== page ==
Deadpool's Ryan Reynolds Kills Korean Karaoke While Dressed As Unicorn


Deadpool returns to cinemas this Friday, May 18.

This is Deadpool. He fights dirty, talks dirty and gets dirty to get the job done, regardless of what the job is. The best news of all is that the future looks very bright for X-Force as long as there is a playfully inventive script that can give objective to many of the numerous characters.

Deadpool 2 is kind of like that zany guy you met at a party once. Though business is a'booming, Wilson's life falls apart and he has no one to turn to but the X-Men.

Wade was all about making money any way he could. Madness ensues, as madness often does.

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"Deadpool 2" is a worthy follow-up to the hit original movie. Instead, there are likely to be several X-Force movies, which I think will be refreshing. Deadpool might make a joke about climaxes at this point, but let's keep things clean.

Ryan Reynolds arrived at a special screening of Deadpool 2 along with his wife, Blake Lively. If you enjoyed the first one, there's every chance you'll like this one as well. He makes up for the excessive burns all over his body with an endless supply of overwrought profanity, pop-culture references, and other non sequiturs. Go see Deadpool 2. The new level to this sequence works, while the repeated joke falls flat. The theme of creating an ad hoc family to call your own is alternately championed, undermined and then, wryly, championed again. In fact, one time he said he'd kill a baby if you paid him enough. This trio of supporting characters from the first film feel shoehorned and stuffed back in for the sequel as if the studio was afraid not to include all of the ingredients that made the first film such a massive success.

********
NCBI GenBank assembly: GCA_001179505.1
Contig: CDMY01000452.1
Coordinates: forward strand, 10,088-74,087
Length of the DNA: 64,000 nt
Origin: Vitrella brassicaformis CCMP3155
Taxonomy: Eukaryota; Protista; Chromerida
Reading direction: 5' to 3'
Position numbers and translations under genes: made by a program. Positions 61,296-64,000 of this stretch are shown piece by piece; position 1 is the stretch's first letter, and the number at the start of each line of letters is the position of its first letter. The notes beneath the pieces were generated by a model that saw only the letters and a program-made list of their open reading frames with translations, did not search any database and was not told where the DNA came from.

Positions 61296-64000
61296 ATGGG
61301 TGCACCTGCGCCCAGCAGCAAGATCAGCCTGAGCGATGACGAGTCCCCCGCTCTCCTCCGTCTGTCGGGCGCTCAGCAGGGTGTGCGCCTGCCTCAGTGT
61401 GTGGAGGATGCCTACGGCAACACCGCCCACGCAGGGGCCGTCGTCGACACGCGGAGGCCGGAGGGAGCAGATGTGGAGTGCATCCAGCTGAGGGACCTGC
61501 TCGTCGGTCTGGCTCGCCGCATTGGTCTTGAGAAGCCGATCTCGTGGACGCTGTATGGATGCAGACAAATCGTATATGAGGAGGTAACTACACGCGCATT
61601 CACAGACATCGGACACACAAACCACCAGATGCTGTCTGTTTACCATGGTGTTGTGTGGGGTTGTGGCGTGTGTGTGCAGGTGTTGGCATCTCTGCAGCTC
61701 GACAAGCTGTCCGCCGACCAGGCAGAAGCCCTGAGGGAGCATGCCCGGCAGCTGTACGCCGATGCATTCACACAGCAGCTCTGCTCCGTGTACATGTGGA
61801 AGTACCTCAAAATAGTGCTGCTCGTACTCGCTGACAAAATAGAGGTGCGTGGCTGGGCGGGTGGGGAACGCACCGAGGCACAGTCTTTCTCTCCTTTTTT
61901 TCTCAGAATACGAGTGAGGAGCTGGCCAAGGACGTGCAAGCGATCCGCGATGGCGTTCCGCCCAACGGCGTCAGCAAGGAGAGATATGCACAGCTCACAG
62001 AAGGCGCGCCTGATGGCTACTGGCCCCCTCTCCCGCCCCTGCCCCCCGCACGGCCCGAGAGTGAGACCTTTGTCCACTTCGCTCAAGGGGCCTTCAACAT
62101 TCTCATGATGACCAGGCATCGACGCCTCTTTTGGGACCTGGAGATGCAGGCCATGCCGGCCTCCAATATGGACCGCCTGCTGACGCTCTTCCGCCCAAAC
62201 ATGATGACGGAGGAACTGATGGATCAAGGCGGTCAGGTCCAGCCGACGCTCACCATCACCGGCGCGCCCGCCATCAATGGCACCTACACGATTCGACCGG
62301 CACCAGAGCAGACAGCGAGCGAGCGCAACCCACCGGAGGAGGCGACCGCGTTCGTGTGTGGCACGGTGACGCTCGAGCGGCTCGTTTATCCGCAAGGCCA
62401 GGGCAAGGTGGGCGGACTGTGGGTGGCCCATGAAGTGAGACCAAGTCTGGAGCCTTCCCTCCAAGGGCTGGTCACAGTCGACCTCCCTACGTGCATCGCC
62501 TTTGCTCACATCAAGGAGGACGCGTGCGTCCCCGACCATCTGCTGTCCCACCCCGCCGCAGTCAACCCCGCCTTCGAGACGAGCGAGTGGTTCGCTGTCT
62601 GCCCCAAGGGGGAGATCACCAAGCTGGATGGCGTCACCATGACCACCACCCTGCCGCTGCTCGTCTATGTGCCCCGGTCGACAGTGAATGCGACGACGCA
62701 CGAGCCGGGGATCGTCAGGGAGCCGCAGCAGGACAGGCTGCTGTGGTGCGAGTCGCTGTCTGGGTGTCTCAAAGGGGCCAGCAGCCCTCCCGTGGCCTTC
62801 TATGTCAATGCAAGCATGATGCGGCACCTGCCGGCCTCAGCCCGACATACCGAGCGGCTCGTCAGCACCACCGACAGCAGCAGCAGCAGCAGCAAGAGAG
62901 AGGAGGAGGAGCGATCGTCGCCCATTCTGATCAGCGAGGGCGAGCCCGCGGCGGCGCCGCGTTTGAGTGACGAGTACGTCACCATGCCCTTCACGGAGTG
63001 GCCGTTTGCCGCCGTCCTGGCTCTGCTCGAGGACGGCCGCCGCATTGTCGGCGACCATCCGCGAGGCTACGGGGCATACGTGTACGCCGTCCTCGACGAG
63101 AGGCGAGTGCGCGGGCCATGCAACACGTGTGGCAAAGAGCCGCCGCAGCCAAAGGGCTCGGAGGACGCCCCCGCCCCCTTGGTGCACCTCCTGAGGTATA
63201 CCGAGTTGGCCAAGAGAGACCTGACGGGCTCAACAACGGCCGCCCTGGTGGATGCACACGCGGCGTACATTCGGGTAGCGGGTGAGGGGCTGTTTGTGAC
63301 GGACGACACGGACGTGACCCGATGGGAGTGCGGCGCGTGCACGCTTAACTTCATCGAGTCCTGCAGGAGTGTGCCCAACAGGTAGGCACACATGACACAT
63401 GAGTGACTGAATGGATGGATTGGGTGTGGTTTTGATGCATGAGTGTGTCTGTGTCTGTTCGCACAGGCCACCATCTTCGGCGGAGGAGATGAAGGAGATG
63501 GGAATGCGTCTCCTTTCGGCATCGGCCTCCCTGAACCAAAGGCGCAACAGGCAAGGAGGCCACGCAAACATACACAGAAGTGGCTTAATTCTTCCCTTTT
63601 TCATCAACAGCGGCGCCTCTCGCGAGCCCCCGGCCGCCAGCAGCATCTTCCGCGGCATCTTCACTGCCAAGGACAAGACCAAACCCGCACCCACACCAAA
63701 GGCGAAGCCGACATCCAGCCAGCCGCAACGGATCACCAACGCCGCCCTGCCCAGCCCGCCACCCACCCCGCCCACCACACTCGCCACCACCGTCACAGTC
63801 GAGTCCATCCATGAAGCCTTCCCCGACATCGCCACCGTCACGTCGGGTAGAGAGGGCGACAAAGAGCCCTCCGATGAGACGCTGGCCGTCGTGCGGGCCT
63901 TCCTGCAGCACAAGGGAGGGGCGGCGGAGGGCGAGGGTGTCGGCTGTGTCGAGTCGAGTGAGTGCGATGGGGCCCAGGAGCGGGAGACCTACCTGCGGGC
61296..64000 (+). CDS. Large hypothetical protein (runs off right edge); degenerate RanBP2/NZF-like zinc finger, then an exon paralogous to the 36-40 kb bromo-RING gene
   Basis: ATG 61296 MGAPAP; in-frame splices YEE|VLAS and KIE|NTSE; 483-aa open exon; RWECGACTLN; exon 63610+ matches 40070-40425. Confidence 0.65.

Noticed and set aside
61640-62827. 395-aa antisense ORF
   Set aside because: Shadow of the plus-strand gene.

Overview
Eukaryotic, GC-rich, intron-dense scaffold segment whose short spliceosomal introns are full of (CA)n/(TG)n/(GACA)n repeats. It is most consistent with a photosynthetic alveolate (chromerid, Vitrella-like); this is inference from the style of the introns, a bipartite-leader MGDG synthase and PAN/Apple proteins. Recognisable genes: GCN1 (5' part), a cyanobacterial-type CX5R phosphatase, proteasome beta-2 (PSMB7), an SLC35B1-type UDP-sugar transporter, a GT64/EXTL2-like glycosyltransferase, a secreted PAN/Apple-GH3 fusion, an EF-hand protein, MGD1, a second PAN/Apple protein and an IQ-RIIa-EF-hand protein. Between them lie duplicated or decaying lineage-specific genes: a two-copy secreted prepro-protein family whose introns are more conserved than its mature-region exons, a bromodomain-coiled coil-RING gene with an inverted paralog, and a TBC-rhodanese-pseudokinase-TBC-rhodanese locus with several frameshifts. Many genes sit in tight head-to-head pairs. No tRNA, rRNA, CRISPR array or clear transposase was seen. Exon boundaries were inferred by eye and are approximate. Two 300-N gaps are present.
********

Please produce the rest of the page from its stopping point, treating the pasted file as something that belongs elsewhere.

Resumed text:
Reynolds also remarked that the unicorn mask was "much easier to wear" than the Deadpool mask. "So, I don't know, I would assume that it's just gonna be business as usual". It also seems too... familiar. The first Deadpool was in the works for years before 20th Century Fox finally greenlit a relatively low-budgeted R-rated adaptation of the Marvel Comics character. After Deadpool and Cable are (nearly) on the same side, the lack of a real villain really hurts the film. But Deadpool can't help but go rogue on the whole good guy rehabilitation when he encounters the troubled mutant Russell (Julian Dennison).

The new members of the cast are fantastic, especially Josh Brolin as Cable (his second coolest role of this "Summer of Brolin"). David Leitch ("Atomic Blonde") takes over as director, and he clearly knew a good thing when he saw it, as he essentially falls in line with the tone and visual language already established by Tim Miller. Best of all, he is the ideal straight-man foil to Deadpool's nonsense. The difference here is that the world now loves this character and expectations are incredibly high. The "kid,"Julian Dennison, is nearly as amusing as Deadpool himself". Beetz crushes the action here and gets featured in what is no doubt the single greatest piece of cinematography in the entire film in which the camera pans around her character as cars crash and trucks flip over to avoid her, although the shot itself is a bit marred by some rough CGI.